Jump to ContentJump to Main Navigation
Argument and Persuasion in Descartes’ Meditations$
Users without a subscription are not able to see the full content.

David Cunning

Print publication date: 2010

Print ISBN-13: 9780195399608

Published to Oxford Scholarship Online: September 2010

DOI: 10.1093/acprof:oso/9780195399608.001.0001

Show Summary Details
Page of

PRINTED FROM OXFORD SCHOLARSHIP ONLINE (www.oxfordscholarship.com). (c) Copyright Oxford University Press, 2019. All Rights Reserved. Under the terms of the licence agreement, an individual user may print out a PDF of a single chapter of a monograph in OSO for personal use (for details see www.oxfordscholarship.com/page/privacy-policy).date: 22 March 2019

Epistemic Position and the First Meditation

Epistemic Position and the First Meditation

(p.44) 2 Epistemic Position and the First Meditation
Argument and Persuasion in Descartes’ Meditations

David Cunning (Contributor Webpage)

Oxford University Press

This chapter treats a number of interpretive issues including the ontological status of the simple natures that survive the painter analogy, the transparent truths and whether or not they are clearly and distinctly perceived, and the status of the possibility that God does not exist or that He (or perhaps an evil demon) is a deceiver. The chapter considers the first two interpretive issues and argues that they are easily resolved if we take seriously that the Meditations is written for a variety of minds.. With respect to the issue of skepticism and hyperbolic doubt, the chapter argues that different meditators take seriously different possibilities about how they might be deceived, but that they posit the existence of these possibilities hastily and without evaluation. They have not yet considered the much better arguments that show that God exists and is the author of all actualities and possibilities, and they have not yet determined which possibilities God has actually created. The chapter argues that the reasoning of the dream argument is similarly unreflective and confused. The chapter concludes with a discussion of the First Meditation representation of freedom and a discussion of the dubitability of math and geometry.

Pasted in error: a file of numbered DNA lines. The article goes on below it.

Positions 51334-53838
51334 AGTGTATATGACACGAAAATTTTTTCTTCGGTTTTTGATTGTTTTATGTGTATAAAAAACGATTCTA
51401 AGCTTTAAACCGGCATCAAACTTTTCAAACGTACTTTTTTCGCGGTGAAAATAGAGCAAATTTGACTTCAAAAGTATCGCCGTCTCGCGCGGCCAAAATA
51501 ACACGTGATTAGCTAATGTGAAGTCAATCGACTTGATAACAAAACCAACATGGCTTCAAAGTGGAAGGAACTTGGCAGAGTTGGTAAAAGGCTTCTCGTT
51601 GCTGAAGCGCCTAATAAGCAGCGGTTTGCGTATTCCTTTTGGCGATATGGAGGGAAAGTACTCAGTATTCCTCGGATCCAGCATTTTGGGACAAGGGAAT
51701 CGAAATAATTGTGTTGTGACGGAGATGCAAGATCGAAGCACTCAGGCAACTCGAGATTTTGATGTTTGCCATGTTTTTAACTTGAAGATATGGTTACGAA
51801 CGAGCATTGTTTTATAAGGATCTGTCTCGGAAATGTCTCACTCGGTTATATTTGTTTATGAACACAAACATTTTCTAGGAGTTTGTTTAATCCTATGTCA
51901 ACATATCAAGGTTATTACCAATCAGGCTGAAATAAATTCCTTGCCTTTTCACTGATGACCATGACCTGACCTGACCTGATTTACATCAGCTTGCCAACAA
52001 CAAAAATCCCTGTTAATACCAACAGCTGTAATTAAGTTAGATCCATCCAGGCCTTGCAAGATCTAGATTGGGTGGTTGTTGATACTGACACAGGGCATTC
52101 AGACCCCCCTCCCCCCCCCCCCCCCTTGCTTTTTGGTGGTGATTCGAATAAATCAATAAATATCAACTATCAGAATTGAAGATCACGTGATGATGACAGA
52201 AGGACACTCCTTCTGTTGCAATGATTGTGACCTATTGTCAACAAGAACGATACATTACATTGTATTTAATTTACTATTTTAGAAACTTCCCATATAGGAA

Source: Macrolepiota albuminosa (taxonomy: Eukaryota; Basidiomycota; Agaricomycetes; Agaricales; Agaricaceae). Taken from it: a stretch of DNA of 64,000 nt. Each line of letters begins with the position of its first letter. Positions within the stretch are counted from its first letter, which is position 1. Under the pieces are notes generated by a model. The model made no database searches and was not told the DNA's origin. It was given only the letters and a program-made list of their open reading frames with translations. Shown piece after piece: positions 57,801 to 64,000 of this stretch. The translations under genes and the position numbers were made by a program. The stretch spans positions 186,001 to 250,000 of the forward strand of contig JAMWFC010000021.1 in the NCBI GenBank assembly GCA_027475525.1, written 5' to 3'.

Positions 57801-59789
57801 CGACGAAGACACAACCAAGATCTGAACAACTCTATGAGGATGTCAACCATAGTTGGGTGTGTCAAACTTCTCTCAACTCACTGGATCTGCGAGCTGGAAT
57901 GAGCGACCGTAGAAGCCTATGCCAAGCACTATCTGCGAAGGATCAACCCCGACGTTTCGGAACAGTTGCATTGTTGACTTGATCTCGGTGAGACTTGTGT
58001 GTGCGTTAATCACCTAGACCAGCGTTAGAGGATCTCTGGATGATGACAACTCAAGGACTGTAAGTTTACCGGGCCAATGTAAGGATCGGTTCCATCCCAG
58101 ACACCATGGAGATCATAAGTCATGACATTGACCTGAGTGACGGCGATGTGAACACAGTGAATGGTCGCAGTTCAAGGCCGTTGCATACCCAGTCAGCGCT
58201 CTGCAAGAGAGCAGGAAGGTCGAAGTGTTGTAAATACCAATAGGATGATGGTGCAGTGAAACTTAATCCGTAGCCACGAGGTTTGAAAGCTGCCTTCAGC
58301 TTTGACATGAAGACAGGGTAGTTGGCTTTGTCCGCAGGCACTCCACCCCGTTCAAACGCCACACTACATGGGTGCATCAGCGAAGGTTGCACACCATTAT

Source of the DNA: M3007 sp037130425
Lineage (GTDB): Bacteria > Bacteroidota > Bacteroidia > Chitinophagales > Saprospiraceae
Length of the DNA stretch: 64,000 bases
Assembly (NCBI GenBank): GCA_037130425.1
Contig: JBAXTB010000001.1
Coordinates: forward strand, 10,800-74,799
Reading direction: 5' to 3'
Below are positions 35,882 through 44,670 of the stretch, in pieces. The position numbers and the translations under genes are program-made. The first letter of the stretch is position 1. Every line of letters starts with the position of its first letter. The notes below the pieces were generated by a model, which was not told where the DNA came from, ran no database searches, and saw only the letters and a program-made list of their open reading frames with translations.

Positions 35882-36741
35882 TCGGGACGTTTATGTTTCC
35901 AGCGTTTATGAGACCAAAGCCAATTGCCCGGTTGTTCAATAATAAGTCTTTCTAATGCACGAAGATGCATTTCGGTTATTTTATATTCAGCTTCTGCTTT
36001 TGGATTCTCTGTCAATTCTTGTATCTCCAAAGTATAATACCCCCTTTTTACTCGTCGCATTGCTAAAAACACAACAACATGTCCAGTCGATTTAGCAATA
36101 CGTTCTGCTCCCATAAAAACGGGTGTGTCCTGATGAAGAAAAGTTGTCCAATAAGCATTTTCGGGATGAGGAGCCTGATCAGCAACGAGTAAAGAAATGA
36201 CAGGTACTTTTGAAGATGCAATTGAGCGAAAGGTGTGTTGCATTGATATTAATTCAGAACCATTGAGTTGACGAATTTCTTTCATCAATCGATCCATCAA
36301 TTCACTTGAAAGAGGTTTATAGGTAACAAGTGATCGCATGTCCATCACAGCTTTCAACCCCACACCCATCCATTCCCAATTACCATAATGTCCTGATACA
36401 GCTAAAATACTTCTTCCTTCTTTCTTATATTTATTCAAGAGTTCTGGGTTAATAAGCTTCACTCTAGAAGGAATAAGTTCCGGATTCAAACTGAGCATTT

Keywords:   dream argument, painter analogy, simple natures, transparent truths, hyperbolic doubt, evil demon, freedom, geometry, math, skepticism

Oxford Scholarship Online requires a subscription or purchase to access the full text of books within the service. Public users can however freely search the site and view the abstracts and keywords for each book and chapter.

Please, subscribe or login to access full text content.

If you think you should have access to this title, please contact your librarian.

To troubleshoot, please check our FAQs , and if you can't find the answer there, please contact us .